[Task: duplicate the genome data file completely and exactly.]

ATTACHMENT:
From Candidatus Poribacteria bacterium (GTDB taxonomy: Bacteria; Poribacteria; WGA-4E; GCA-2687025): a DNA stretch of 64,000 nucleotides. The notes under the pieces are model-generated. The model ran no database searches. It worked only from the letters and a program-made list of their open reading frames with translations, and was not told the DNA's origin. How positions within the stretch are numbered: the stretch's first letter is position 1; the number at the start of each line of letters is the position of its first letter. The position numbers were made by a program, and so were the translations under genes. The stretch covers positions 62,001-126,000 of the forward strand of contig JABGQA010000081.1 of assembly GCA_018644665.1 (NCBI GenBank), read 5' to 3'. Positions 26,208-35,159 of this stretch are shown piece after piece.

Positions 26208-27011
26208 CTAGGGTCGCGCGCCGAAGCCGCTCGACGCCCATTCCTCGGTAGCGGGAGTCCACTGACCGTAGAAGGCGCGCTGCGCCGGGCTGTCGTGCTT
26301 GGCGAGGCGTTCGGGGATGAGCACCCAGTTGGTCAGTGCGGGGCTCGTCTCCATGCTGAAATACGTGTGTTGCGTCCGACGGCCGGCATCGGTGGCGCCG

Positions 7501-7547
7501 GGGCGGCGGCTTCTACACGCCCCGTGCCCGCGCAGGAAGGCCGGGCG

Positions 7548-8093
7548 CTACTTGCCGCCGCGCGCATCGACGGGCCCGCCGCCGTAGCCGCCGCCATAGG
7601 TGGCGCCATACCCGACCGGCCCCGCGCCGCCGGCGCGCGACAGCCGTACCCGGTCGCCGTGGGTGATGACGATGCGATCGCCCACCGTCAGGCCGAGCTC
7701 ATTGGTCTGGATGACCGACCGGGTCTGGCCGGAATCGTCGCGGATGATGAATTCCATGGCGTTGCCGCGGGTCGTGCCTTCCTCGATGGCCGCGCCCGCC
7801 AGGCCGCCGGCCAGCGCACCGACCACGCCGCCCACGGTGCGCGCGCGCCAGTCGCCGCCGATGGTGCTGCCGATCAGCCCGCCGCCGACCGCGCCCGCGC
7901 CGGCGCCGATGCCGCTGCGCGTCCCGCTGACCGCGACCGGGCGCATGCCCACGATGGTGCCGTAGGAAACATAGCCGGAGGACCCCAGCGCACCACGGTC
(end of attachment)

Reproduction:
From Candidatus Poribacteria bacterium (GTDB taxonomy: Bacteria; Poribacteria; WGA-4E; GCA-2687025): a DNA stretch of 64,000 nucleotides. The notes under the pieces are model-generated. The model ran no database searches. It worked only from the letters and a program-made list of their open reading frames with translations, and was not told the DNA's origin. How positions within the stretch are numbered: the stretch's first letter is position 1; the number at the start of each line of letters is the position of its first letter. The position numbers were made by a program, and so were the translations under genes. The stretch covers positions 62,001-126,000 of the forward strand of contig JABGQA010000081.1 of assembly GCA_018644665.1 (NCBI GenBank), read 5' to 3'. Positions 26,208-35,159 of this stretch are shown piece after piece.

Positions 26208-27011
26208 CTAGGGTCGCGCGCCGAAGCCGCTCGACGCCCATTCCTCGGTAGCGGGAGTCCACTGACCGTAGAAGGCGCGCTGCGCCGGGCTGTCGTGCTT
26301 GGCGAGGCGTTCGGGGATGAGCACCCAGTTGGTCAGTGCGGGGCTCGTCTCCATGCTGAAATACGTGTGTTGCGTCCGACGGCCGGCATCGGTGGCGCCG

Positions 7501-7547
7501 GGGCGGCGGCTTCTACACGCCCCGTGCCCGCGCAGGAAGGCCGGGCG

Positions 7548-8093
7548 CTACTTGCCGCCGCGCGCATCGACGGGCCCGCCGCCGTAGCCGCCGCCATAGG
7601 TGGCGCCATACCCGACCGGCCCCGCGCCGCCGGCGCGCGACAGCCGTACCCGGTCGCCGTGGGTGATGACGATGCGATCGCCCACCGTCAGGCCGAGCTC
7701 ATTGGTCTGGATGACCGACCGGGTCTGGCCGGAATCGTCGCGGATGATGAATTCCATGGCGTTGCCGCGGGTCGTGCCTTCCTCGATGGCCGCGCCCGCC
7801 AGGCCGCCGGCCAGCGCACCGACCACGCCGCCCACGGTGCGCGCGCGCCAGTCGCCGCCGATGGTGCTGCCGATCAGCCCGCCGCCGACCGCGCCCGCGC
7901 CGGCGCCGATGCCGCTGCGCGTCCCGCTGACCGCGACCGGGCGCATGCCCACGATGGTGCCGTAGGAAACATAGCCGGAGGACCCCAGCGCACCACGGTC